Billy Spencer, RN, with dog outside
Profiles & Features December 22, 2020

First-time Travel Nurse Earns DAISY Award for COVID Care

Early in 2020, Billy Spencer, RN, took a travel nursing job in the intensive care unit at Kaiser Permanente Downey Medical Center, in Southern California.

They really needed him there. Before he could even catch his breath, he was quickly immersed in the important work of caring for critically ill patients, including some who had contracted the novel coronavirus.

In fact, Billy didn’t even realize he’d been featured in an article in the local newspaper for his work. A 34-year-old man who’d been a COVID-19 patient in the ICU had returned home and gratefully credited Billy for the amazing care that he received in the hospital. 

That kind of special touch earned Billy, who travels with American Mobile, a DAISY Award this year. Started by The DAISY Foundation, this national award program highlights and thanks nurses who go above and beyond to serve patients and their families. 

Surprised to be recognized

Nurses like Billy often say they were just working hard, doing the work that they love. And true to form, Billy was surprised (and delighted) to receive a DAISY Award for what he says was “just doing my job.” 

“I was like, oh wow, this is a really big deal,” he says. “I am so honored that I, as a traveler, have been recognized like this.” 

Kaiser Downey was actually Billy’s first travel assignment. He hadn’t traveled very far away from his home in Santa Barbara…just about 100 miles or so. He arrived on a short-term contract, prepared to just stay a few weeks.  On his second day, he worked a 12-hour shift and had two patients and knew he was meeting a definite need.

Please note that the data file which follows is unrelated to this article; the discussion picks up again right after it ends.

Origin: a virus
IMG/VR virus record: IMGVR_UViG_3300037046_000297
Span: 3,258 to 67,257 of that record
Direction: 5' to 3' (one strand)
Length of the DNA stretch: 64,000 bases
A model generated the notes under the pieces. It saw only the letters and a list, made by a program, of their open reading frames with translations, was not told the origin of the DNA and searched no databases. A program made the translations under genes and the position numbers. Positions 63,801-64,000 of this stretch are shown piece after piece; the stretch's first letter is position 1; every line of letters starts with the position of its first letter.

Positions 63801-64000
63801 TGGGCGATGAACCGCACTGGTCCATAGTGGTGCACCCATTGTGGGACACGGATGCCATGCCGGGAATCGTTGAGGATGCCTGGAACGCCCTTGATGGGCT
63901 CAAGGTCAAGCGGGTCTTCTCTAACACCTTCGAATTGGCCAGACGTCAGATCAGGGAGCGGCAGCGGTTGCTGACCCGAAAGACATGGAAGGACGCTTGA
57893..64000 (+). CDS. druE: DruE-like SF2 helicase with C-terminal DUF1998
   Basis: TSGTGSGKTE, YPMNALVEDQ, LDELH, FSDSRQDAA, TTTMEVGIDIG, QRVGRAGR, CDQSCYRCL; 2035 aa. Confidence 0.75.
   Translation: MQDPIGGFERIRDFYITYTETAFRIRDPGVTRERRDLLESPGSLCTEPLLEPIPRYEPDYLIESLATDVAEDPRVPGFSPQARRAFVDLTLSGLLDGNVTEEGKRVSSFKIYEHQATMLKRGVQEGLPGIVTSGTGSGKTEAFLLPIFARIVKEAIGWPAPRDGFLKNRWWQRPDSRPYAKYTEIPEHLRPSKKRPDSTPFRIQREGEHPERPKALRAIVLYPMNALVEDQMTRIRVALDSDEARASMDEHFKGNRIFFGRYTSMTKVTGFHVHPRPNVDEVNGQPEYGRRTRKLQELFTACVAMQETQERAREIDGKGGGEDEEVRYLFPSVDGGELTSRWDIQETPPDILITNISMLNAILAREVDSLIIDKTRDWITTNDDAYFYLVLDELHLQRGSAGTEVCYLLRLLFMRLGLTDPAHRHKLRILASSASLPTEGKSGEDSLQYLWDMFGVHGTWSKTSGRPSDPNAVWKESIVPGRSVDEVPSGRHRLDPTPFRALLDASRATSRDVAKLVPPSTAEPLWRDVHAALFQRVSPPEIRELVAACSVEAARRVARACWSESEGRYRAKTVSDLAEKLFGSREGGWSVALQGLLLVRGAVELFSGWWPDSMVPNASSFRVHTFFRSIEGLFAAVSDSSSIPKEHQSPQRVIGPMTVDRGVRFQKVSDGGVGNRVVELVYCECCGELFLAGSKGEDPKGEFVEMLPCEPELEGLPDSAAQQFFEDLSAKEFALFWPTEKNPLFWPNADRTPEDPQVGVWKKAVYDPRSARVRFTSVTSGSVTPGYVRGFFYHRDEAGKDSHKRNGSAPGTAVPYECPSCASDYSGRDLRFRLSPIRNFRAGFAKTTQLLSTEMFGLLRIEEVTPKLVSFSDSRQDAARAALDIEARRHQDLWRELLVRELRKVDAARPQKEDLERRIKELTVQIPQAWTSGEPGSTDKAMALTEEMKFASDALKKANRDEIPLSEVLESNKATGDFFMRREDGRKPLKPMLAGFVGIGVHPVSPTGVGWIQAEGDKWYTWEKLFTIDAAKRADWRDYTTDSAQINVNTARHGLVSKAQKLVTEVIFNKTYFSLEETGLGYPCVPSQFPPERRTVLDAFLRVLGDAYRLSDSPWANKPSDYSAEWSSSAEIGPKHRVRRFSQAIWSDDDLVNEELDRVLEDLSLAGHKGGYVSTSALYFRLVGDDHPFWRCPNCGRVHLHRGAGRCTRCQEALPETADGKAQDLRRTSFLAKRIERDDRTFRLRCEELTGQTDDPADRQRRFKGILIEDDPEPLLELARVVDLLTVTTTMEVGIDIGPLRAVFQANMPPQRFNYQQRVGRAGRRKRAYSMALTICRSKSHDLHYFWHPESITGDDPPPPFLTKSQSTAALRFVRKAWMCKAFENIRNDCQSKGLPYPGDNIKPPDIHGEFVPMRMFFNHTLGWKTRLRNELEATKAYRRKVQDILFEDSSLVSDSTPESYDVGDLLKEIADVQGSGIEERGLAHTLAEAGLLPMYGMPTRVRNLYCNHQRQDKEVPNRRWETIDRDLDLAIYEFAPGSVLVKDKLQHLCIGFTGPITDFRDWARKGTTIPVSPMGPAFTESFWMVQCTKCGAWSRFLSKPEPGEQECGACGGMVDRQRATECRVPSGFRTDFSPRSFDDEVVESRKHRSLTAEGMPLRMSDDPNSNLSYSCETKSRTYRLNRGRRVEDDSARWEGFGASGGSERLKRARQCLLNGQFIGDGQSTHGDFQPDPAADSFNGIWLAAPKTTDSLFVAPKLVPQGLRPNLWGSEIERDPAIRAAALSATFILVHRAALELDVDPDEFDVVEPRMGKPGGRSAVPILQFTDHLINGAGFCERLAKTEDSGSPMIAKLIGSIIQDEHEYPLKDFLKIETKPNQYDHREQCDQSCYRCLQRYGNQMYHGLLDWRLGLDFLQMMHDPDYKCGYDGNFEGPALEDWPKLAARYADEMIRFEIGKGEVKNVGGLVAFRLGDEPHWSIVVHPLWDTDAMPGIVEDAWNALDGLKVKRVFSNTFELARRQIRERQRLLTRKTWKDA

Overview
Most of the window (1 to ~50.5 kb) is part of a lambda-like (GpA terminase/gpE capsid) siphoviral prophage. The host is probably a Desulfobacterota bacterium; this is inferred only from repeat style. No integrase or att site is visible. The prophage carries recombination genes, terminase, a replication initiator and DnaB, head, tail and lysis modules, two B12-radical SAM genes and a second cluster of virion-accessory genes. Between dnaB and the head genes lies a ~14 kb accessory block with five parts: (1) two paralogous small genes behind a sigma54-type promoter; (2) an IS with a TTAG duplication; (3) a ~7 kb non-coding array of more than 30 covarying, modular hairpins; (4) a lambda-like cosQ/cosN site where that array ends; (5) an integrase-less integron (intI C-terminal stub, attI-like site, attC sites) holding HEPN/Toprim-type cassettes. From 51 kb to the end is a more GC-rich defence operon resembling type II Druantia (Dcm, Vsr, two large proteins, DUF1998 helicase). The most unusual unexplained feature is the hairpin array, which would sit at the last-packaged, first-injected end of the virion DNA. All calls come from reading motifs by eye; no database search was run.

By Week 2, he had settled in and was ready to stick around. He agreed to a 13-week contract and then signed an extension. 

When someone told him about the Downey Patriot article that mentioned him by name, Billy pulled up the website and was amazed to read the feature story. His patient had returned home and rejoined his family after being very sick with COVID-19.

That was especially rewarding to read about. 

“We don’t usually find out what happens to the patients,” says Billy. “They transfer out of the unit…and that’s typically the last time we’ll be in touch with them. We don’t get a follow-up unless they come back to the ICU.” 

That patient was just one of countless COVID patients whom Billy and his fellow nurses cared for this year. Every shift, he has donned personal protective equipment and sweated through his scrubs as he repositioned breathing tubes and checked on his patients. He set up iPads so families could talk to their loved ones, many of whom were intubated and unconscious. 

“You’d see these patients, night after night,” he remembers. “Sometimes they’d get better. Sometimes they’d get worse.” 

And he’d find himself fretting about the families of the patients who died this year. As he watched a Christmas movie on his own time, he’d think about how the winter holidays would be an especially difficult time for them.

Billy did his best to help each patient, letting the family members know that he was there, taking care of their loved one. And that kind of dedication makes a difference.

Looking ahead

So what’s next for this DAISY Award winner?

Billy says he enjoyed the rest of his assignment at Kaiser Downey, but he’s currently happy to have some downtime at his home in Santa Barbara with his family, friends and his dog, a border collie terrier mix named Rufus. 

Rufus is going with him to his next travel nursing job, which is scheduled to be at the Desert Regional Trauma Center in Palm Springs, California. Billy is excited about working in a Level 1 trauma center and has already picked out an AirBnB to stay in. 

His travel nursing experience has already been meaningful and taught him so much. He knows he will learn even more as he continues.

“I’m so grateful for it,” he says. 

 

American Mobile, an AMN Healthcare company, partners with The DAISY Foundation to recognize our outstanding travel nurses for the work they do. 

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